Following the Kurukshetra war, Tarpan vidhi were performed for all the fallen. Kunti then requested her sons to perform the rites for Karna as well. When they protested, saying he was a Sūta, she revealed the truth of his birth. The brothers were shocked to find that they had committed fratricide. Yudhishtira, in particular, was furious with his mother and laid a curse upon all women that they should never thereafter be able to keep a secret.

According to Karna's dying wish, Karna's Antim Sanskar was performed by none other than Lord Krishna himself. This was the honour given to him by Lord Krishna. Karna is the only person in the Mahābhārata epic who receives this great honour. (This is not mentioned in the original, but is a popular addition made by later authors)[13]

Lord Krishna went to Gandhari to tell her that Karna had died. Gandhari told Lord Krishna: "You knew what was going to happen and you could have prevented the war." Gandhari cursed Lord Krishna for this. "Just as my entire family perished, your family will die the same way."[14] Lord Krishna smiled as he accepted Gandhari's curse and reminded her that she herself used to pray for the victory of the "righteous". Shri Krishna also gently reminded Gandhari of her own responsibility in this carnage.[15]

Karna's family

Karna's wives were Vrushali and Supriya. The names of nine of Karna's sons are mentioned in the Mahābhārata. Of these nine, only one survived the Kurukshetra war, and his name was Vrishakethu.

The nine sons of Karna were Vrishasena,Vrishaketu, Chitrasena,Satyasena,Sushena, Shatrunjaya, Dvipata,Banasena and Prasena. Prasena was slain by Satyaki in the war.[16] Shatrunjaya and Dvipata died in the Kurukshetra war at the hands of Arjuna, during the days when the guru Dronacharya commanded the Kaurava forces. Banasena was killed in the war by Bhima.[17] Chitrasena,Satyasena and Sushena died at the hands of Nakula. Karna's eldest son Vrishasena was killed by Arjuna during the last days of the war, when Karna commanded the battle forces.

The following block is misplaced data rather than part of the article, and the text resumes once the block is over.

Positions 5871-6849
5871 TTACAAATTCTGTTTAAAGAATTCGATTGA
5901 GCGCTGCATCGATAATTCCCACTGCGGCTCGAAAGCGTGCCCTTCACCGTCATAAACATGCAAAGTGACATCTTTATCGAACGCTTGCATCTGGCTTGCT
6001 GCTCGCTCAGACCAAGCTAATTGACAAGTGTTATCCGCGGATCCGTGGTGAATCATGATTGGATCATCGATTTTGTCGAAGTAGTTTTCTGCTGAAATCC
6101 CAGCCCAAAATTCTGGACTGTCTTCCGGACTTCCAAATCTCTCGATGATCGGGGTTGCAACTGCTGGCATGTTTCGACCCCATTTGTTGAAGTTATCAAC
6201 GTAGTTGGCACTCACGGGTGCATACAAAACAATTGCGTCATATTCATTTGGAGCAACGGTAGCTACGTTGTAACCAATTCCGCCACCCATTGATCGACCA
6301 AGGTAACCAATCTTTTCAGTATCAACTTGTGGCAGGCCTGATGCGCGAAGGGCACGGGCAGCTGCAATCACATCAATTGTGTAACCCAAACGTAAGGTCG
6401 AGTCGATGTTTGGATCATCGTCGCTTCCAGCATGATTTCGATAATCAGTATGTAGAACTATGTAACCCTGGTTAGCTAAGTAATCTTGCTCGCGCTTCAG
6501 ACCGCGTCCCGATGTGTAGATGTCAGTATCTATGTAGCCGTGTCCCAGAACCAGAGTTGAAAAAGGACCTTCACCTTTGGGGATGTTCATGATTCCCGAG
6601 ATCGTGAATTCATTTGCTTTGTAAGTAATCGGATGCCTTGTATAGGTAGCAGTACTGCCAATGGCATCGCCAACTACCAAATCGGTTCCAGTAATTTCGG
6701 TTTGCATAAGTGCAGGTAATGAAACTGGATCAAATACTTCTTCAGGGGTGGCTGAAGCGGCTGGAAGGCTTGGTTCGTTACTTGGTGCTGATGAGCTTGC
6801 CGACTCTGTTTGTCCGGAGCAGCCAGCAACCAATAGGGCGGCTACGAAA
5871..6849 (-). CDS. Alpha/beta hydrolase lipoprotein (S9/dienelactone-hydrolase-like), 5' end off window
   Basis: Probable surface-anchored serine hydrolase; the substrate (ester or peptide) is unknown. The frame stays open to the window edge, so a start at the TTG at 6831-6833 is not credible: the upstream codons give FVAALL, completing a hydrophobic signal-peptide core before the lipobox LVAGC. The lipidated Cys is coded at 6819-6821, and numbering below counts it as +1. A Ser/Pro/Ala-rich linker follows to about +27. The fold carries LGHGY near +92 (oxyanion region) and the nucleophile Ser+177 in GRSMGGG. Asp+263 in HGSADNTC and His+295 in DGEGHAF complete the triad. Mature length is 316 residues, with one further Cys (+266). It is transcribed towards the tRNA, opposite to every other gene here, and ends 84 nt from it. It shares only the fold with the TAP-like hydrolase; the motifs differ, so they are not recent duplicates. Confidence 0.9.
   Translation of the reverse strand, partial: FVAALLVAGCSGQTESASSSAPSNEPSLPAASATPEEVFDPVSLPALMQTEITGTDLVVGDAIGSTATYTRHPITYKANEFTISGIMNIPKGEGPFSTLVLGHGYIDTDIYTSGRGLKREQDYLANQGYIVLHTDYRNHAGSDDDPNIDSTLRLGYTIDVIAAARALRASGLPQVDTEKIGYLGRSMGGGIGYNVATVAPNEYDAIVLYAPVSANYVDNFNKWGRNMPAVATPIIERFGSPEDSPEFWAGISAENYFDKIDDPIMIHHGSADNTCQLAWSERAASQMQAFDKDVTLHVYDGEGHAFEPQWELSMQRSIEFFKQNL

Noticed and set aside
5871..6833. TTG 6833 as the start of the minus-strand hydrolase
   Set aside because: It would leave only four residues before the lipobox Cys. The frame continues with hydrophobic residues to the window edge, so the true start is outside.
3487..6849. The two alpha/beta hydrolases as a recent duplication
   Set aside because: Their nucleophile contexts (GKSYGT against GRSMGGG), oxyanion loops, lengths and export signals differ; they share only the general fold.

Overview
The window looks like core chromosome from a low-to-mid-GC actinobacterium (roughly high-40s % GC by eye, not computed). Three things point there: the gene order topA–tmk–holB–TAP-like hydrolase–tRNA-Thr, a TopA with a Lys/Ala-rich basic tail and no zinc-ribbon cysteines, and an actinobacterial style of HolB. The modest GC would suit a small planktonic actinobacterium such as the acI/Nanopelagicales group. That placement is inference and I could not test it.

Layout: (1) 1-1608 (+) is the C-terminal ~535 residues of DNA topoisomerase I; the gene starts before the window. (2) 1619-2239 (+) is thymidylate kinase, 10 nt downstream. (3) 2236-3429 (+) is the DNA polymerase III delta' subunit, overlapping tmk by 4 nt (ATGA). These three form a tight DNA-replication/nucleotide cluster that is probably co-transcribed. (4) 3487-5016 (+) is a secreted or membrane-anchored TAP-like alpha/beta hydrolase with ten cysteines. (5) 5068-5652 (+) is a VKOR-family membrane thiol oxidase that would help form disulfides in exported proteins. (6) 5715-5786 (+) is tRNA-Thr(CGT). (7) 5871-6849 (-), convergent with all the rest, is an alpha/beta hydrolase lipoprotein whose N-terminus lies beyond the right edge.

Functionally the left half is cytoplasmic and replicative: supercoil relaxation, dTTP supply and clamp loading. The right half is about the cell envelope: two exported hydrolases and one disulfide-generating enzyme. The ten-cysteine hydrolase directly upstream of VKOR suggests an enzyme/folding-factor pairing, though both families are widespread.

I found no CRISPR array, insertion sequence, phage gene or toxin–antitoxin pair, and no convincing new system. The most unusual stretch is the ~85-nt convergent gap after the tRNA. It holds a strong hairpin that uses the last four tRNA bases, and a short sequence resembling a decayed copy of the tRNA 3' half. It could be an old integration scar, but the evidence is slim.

Vrishasena's death illustrates some gruesome battle detail in the Mahābhārata. Karna's son, angered at the death of his brother Chitrasena, rushed at Nakula. A fierce battle ensued and Vrishasena managed to kill Nakula's horses and pierce him with many arrows. Descending from his chariot and taking up his sword and shield, Nakula severed the heads of two thousand horsemen as he made his way toward Vrishasena. Vrishasena, seeing Nakula coming towards him whirling his sword, shattered it with four well-aimed crescent-shaped arrows. Nakula then quickly ascended Bhima's chariot and, as Arjuna came near, asked him for help.

Arjuna in turn sought Krishna's help and vowed to kill Vrishasena. Vrishasena, however, was able to release many different kinds of arrows against them both, piercing Arjuna's arm and Krishna also. Arjuna became enraged, and after threatening Karna with what he would do to his son, he struck Vrishasena with ten arrows and then with four razor-headed arrows, cut off his bow, his two arms and his head, adorned as it was with beautiful earrings. It was this killing that prompted Karna to challenge Arjuna to fight.


Vrishakethu was the only one of Karna's sons to survive the horror of the Kurukshetra war. He later came under the patronage of the Pandavas. During the action that preceded the Ashvamedha, Vrishakethu accompanied Arjuna and participated in battles with Sudhava and Babruvahana. During that campaign, Vrishakethu married the daughter of king Yavanatha, perhaps a king in the west. It is recorded that Arjuna developed a great affection for his nephew Vrishakethu and trained him to be one of the best archers in the world.

Reasons for Karna's death